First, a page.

Ushering in a new era for the semiconductor ecosystem as high-performance computing and AI start merging

By Dr. Venkat Mattela, the Founder and CEO, Ceremorphic

With the growth and wide-spread adoption of Artificial Intelligence (AI) and Machine Learning applications across all industrial segments, amidst the advent of all the technologies, supercomputers have made their mark. They are now used in almost every aspect of our lives, from drug development to weather prediction and online gaming. Supercomputers with their incredible intelligence may be capable of saving the world, but as their performance improves, their power requirements are approaching that of a small city. It’s no exaggeration to claim the semiconductor industry makes modern life possible. Over 100 billion integrated circuits see daily use internationally, and the demand only continues to grow: thanks to the large part of advancements in rapidly developing markets for artificial intelligence (AI), autonomous vehicles, and the Internet of Things.

Thus far, the industry has managed to consistently provide more powerful integrated chips in response to demand. But with the growing massive consumption of data each day, supercomputing environments are becoming more common in today’s everyday life and as a result their complex infrastructure, is thereby making troubleshooting and monitoring failures extremely difficult. This is because these infrastructures contain thousands of nodes that represent various applications and processors. To address these concerns, a real-time reliability analysis framework for Reliable-performance computing environments is required. There is an imminent need to address the issues of reliability, security, and energy consumption that are currently confronting high-performance computing.

Ushering in a new era for the semiconductor ecosystem as high-performance computing and AI start merging

For instance, during the pandemic, High-Performance Computing provided free access to the world’s most powerful computers for researchers battling COVID-19. Researchers and institutions used supercomputers to track the spread of Covid-19 in real-time and were also able to predict where the virus will spread by identifying patterns and examining how preventative measures such as social distancing was assisting. The amount of computing that was required at that global scale, was made possible only due to High Performance Computing, also popularly known as HPC. High-performance computing (HPC) enables companies to grow computationally to develop deep learning algorithms that can handle exponentially large amounts of data. However, with more data comes the demand for more computer power and higher performance specifications. And as a result, we are now witnessing HPC merging with Artificial Intelligence, thereby ushering in a new era!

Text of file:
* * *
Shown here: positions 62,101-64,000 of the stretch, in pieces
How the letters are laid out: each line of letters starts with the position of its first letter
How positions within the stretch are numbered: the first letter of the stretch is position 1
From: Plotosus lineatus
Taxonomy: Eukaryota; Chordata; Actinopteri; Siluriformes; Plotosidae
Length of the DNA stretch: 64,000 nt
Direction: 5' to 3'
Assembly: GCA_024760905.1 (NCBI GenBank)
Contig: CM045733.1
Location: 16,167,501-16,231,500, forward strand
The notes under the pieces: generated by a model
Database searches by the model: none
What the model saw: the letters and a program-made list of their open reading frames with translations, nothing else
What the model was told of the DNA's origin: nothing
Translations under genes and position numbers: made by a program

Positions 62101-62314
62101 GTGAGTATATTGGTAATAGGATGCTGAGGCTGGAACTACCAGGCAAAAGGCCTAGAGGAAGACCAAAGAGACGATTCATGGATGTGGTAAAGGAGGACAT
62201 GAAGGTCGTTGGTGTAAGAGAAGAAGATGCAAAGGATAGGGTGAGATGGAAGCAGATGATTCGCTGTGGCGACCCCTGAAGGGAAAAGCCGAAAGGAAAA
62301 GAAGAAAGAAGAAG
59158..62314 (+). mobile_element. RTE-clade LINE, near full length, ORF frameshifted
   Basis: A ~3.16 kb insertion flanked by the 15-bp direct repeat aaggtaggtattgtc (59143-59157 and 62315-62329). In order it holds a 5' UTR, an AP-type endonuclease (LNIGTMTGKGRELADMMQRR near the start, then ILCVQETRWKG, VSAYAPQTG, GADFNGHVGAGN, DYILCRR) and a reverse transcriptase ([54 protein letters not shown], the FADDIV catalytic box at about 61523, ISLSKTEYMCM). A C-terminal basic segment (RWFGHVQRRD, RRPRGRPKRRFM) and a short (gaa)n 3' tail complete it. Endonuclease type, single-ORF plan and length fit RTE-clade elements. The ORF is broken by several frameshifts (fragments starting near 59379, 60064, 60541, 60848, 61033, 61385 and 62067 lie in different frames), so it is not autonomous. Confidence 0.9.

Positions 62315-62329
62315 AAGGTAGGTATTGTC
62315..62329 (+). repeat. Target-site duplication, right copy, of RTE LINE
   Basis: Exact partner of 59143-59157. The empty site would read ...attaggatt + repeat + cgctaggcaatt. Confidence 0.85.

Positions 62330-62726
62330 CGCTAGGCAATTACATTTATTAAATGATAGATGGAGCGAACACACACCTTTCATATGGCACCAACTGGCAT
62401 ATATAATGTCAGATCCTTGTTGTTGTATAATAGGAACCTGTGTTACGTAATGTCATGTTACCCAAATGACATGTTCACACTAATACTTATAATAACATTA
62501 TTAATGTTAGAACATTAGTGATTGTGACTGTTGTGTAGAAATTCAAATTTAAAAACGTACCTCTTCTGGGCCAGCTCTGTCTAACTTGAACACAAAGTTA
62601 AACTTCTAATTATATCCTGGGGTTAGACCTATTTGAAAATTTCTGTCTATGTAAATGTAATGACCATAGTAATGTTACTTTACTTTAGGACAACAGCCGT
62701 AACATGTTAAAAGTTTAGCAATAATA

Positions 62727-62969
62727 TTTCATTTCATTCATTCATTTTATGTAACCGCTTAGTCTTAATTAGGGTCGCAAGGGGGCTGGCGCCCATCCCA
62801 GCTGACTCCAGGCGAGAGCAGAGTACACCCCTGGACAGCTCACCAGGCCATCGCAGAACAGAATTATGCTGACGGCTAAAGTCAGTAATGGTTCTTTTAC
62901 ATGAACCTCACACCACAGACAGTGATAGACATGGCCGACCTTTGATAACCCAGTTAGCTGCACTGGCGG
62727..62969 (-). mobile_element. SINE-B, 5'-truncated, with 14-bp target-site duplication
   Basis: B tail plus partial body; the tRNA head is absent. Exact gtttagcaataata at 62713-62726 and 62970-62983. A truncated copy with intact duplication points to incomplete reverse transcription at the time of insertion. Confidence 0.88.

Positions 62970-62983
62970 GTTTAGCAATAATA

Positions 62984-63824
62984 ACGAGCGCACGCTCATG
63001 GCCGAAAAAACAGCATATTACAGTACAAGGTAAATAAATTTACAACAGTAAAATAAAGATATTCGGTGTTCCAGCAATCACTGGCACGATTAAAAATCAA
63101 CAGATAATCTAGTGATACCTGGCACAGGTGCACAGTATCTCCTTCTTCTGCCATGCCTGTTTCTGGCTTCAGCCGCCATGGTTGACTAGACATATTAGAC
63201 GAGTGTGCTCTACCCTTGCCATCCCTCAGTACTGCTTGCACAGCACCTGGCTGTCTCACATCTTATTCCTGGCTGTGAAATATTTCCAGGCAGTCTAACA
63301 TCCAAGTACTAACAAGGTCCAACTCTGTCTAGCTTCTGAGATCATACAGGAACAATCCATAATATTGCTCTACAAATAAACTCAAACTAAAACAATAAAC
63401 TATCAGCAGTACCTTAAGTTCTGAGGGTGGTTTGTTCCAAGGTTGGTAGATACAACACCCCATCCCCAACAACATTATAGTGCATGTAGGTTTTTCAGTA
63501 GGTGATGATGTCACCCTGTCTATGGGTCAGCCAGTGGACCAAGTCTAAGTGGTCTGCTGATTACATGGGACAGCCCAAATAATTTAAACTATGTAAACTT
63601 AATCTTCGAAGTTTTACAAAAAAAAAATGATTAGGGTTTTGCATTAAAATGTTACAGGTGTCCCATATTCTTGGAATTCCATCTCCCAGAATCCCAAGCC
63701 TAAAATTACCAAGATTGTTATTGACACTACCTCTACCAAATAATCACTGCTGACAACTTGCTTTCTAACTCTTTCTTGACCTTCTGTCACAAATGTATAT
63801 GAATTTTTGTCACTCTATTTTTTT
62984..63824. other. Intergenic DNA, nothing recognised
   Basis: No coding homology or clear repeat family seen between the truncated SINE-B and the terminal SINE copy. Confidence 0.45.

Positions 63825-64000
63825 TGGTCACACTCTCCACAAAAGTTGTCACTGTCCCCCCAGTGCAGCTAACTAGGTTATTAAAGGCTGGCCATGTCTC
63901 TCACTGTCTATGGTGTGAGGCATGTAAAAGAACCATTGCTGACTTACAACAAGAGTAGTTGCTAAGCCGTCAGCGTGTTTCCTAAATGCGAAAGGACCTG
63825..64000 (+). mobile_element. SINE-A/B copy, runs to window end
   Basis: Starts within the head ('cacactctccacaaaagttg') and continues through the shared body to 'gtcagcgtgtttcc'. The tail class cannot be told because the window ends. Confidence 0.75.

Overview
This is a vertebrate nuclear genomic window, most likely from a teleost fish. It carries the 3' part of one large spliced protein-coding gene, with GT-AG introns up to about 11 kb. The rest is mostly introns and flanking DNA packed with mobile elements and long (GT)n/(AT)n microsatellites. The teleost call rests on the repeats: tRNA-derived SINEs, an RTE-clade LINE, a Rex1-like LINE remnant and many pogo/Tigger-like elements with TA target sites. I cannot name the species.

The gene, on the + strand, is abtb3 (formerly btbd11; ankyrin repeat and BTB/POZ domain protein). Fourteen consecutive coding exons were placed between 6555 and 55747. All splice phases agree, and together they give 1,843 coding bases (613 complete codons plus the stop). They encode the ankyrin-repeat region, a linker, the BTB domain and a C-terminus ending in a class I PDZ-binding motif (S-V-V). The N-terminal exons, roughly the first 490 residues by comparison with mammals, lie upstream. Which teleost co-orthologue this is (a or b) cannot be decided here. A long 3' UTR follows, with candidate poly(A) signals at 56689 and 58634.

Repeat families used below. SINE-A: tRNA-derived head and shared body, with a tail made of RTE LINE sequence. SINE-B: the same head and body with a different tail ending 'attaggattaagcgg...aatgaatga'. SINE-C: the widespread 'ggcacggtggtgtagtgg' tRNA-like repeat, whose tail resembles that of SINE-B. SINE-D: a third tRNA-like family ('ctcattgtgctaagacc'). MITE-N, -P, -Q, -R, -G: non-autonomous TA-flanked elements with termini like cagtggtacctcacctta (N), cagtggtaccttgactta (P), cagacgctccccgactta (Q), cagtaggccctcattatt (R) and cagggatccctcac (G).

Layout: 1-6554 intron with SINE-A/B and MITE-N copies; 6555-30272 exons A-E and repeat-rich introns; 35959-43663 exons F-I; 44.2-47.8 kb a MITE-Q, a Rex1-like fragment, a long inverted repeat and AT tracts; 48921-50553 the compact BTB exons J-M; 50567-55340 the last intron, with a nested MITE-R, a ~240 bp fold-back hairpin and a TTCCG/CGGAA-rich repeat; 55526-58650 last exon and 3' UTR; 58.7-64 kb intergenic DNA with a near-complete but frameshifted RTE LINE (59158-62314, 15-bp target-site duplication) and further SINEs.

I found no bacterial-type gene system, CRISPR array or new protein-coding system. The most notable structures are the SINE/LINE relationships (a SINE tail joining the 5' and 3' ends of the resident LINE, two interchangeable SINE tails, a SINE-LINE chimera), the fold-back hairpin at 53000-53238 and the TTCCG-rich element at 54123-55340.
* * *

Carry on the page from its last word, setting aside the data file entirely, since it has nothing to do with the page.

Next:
Higher performance requires more energy, which is why it is unmanageable if we take the traditional approach to achieve higher performance. Developing advanced algorithms to reduce effective workload is a noval approach to energy consumption is one of the solutions. . However, in today’s new era where computation is abundant and Artificial Intelligence making security defence even more difficult, architecture needs to be designed to counter future threats and enable new AI / ML processing. Another high scaling opportunity that the semiconductor industry is moving towards is custom low power circuit architecture for high throughput short links. The industry today needs a new, dependable architecture that employs logic and machine learning to detect and rectify defects using the best hardware and software available.

It is commonly understood in traditional circuits that to make things faster, more energy must be used. Speed and power are constant adversaries. However, many of the strategies that help to reduce AI energy consumption also help to improve performance. For example, by keeping data local or stationary, you can save energy while avoiding the latency adders of data fetches. Sparsity minimizes the level of computation required, allowing you to finish workload faster. In simple terms – Less computing and fewer data movement mean less energy consumed. Machine Learning is also an alternate way of solving problems with much more energy efficiency (energy, low-cost performance, etc.).

In the current times, the semiconductor technology roadmap provides tools and nodes for the development of advanced silicon products, to address this massive demand of high-performance computing and the 5nm node is very effective for providing a high gate density (approximately 40M gates in 1 sq. mm area). With this, a company can essentially make very complex and high-performance chips in a reasonable physical size if it has access to this type of technology node. However, these nodes pose a challenge in terms of managing leakage power and reliability. And these two challenges, reliability and energy efficiency, currently stand in the way of making high performance a common place in the AI / Machine Learning space.

As scale and complexity have increased, new challenges in reliability and systemic resilience, energy efficiency, optimization, and software complexity have emerged, implying that current approaches should be re-evaluated. While there has been much excitement about the use of new technologies, both in computing hardware and cooling technologies, most users are still focused on making the most of the more traditional resources available to them.


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